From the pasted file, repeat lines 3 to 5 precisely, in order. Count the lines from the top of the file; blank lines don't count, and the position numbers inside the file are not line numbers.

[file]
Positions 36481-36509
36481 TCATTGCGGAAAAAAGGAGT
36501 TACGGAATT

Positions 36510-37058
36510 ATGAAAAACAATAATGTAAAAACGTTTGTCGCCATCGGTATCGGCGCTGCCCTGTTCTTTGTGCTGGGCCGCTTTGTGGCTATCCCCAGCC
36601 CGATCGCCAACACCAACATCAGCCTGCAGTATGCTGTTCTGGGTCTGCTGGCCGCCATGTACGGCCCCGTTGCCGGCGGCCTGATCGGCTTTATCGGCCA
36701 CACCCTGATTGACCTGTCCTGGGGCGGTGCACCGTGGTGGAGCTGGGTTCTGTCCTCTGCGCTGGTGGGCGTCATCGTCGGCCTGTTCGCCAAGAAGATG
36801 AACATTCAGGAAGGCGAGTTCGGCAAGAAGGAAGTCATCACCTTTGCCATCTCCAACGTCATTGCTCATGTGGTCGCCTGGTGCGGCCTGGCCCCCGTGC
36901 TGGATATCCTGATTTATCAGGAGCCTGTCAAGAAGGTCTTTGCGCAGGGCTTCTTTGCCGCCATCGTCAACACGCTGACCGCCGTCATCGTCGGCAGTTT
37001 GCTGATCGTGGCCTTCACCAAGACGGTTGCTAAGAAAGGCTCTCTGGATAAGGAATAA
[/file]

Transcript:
36501 TACGGAATT

Positions 36510-37058
36510 ATGAAAAACAATAATGTAAAAACGTTTGTCGCCATCGGTATCGGCGCTGCCCTGTTCTTTGTGCTGGGCCGCTTTGTGGCTATCCCCAGCC